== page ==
Stories and Learning

What about stories?

Ok: I told my little children stories about their father, when he was a child, how he played with other children, how he made a bicycle out of old parts after the war ..and so on: The picture: father is…, he can be a leader, a tradesman, “Papa” is a man who is able to do many, many things. And he is a person easy to be injured: a man with many qualities, that is his personality.

I am a man with many qualities I learned over my life: many skills, events (sunrise..), the language, the german language, specific thinking, theoretical thinking, his values, the language of western music,  history, special interpretations of history and much more.

All this I learned in the past, they all are old structures/stories/qualities and they all have an effect on the present (and the future), and they make it possible to survive. And I don´t want to miss most of them. I understand, these qualities make my world. This world is full of suitable “things” and junk, cleared more or less, its like going through a  forest without seeing the sky, or a specific blue world, Peters world.

What exactly are “stories” in the sense of TSK, what should I let go, when I want to understand more of TSK?

Peter.

 

This entry was posted in Winter 2013 TSK Online Course, stories, winter 2013 - class discussions. Bookmark the permalink.

6 Responses to Stories and Learning

  1. michaelg says:

    A wonderful discussion, that looks at stories in different ways–each way a story in its own right. Reading what Peter, David, and Hayward have written, I get the feeling that stories can be received as significant and important, testaments to the past, and bridges anchoring relationship with family and friends, or they can be viewed as the blossoming of an energy that is not fundamentally apprehended by them. I seem to view my own stories as interesting inventions that nudge me along paths which are basically enjoyable to travel. It feels as if I am learning to tell better stories–both those I compose and those I live. But that is a luxury not everyone has. My life is easy, so my stories are more comedy than tragedy.– Michael

  2. Hayward says:

    Good Morning Peter
    The stories you tell are charming and of value to you and future generations. I appreciate your integrity

    I do not think TSK advises us to “let go” of stories, but rather to appreciate time and space and knowledge as the content and context , the weaver and the woven, the fabric and the pattern of the story. The setting, story line and all the elements can be viewed as expressions of time and location. The characters, represent a time and way of knowing.

    I believe the TSK vision invites us to view in all experience an intrinsic presence that makes transparent the surface appearance. The ground of being is the ground of all story. We can keep and convey the form without ignoring its essence.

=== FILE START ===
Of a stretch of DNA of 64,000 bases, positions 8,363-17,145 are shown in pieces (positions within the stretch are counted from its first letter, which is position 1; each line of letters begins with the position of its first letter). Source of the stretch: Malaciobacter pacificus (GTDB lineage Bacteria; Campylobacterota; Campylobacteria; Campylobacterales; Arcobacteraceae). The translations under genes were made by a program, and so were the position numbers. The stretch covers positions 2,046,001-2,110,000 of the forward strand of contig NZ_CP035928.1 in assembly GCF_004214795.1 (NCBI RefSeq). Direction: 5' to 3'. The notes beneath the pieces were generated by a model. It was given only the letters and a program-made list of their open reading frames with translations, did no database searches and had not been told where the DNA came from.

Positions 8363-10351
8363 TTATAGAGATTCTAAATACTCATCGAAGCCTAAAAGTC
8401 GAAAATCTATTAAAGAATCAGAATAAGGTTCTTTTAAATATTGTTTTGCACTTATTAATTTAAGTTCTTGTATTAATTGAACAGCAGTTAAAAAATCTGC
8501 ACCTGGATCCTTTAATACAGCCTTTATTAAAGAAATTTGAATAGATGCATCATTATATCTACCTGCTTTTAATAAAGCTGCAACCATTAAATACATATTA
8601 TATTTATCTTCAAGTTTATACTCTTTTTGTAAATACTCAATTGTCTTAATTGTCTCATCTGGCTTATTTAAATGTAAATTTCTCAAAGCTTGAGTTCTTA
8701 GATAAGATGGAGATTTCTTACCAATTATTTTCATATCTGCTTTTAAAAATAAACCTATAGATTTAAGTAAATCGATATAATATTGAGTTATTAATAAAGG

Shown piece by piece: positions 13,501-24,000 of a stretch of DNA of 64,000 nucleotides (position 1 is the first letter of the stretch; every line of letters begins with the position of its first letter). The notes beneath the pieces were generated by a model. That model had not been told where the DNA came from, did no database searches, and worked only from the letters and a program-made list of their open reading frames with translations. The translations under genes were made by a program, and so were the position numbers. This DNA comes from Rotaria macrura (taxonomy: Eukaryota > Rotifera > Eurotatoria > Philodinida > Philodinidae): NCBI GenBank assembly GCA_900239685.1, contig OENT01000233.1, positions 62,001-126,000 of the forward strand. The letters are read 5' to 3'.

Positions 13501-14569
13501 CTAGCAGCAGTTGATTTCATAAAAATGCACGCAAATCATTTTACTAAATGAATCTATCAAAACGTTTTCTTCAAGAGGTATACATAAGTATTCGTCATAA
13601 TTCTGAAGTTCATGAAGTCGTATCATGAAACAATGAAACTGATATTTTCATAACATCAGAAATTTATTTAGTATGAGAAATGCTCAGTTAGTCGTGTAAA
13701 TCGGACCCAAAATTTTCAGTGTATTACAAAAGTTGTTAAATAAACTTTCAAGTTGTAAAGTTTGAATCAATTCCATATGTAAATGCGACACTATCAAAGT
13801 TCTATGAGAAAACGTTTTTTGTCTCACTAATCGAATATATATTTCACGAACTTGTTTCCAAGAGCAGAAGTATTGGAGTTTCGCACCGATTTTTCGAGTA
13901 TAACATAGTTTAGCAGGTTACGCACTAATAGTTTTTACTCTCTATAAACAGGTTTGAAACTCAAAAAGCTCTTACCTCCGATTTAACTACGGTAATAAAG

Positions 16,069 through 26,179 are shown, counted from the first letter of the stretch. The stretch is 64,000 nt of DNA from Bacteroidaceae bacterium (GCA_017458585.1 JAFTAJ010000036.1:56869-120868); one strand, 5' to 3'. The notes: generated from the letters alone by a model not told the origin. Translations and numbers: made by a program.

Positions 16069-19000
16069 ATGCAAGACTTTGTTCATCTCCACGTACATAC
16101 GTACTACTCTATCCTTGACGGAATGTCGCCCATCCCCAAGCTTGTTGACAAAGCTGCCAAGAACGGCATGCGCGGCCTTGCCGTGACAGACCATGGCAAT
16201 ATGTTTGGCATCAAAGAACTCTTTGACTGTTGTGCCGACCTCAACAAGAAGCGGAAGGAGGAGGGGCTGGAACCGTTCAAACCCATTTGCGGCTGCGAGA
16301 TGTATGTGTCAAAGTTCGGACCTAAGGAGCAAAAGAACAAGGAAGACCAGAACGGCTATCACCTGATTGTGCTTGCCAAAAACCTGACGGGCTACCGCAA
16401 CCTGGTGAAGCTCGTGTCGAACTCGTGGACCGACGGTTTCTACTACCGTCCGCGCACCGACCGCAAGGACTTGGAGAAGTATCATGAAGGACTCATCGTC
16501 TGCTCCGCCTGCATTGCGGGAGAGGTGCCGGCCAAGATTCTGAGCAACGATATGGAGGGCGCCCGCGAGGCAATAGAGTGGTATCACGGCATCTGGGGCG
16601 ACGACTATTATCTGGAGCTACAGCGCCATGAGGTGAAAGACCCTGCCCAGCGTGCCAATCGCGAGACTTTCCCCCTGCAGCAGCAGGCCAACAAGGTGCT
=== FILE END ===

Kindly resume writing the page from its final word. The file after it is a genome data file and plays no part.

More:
Thank You
    Hayward

    • csherwood says:

      Hello Hayward
      Your last paragraph:
      ‘I believe the TSK vision invites us to view in all experience an intrinsic presence that makes transparent the surface appearance. The ground of being is the ground of all story. We can keep and convey the form without ignoring its essence,’
      is the basis for an essay. Each of the sentences calls out for expansion/further explanation.
      I know I keep banging on about writing more for the ‘general public’ about TSK – it is one of my passions.
      Might you have time in the next few months to turn that first para into a longer piece? I think it could be useful.
      Caroline

      • Hayward says:

        Hello Caroline
        I too feel a strong sense of purpose with regard to conveying the TSK vision to a larger audience. A book of fresh essays might serve some purpose. However, I believe that for TSK to take wings in the west it needs to be presented as a psychology. A theoretical school of personality and perceptual development with its own psychotherapy underpinnings and therapeutic methods.

        Todate, TSK has been read as cosmology, epistemology and philosophy. It is psychology that appears to have most relevance in people’s lives. TSK is a psychology that has a cosmology, an epistemology and a philosophy. Pretty comprehensive and deep roots, don’t you think?
        Hayward

    • Peter says:

      Hello Hayward,
      thank you for your answer. It´s a reason, to think about what you tell.
      I also read your web site and your “60.000 hours of in depth conversations” (= ca. 5 hours each day within 40 years!). I think, conversations in your jobs have the goal to make a diagnosis, perhaps with a number of ICD (International classification). My question: when half of your professional life was filled up with this activity to reduce complexity to a name or a number, how were you able to bring together (to integrate) professional thinking and the TSK-Vision (TSK invites complexity)? Had you to live in/on different layers? This is a question for me in working with TSK: I often are switching between layers in accordance of the demands on my life.

  3. Hi Peter,
    I love your question at the end. I asked that myself back in 2009 and wrote this entry at the link below”:

    http://creativeinquiry.org/blog/?p=923

    David

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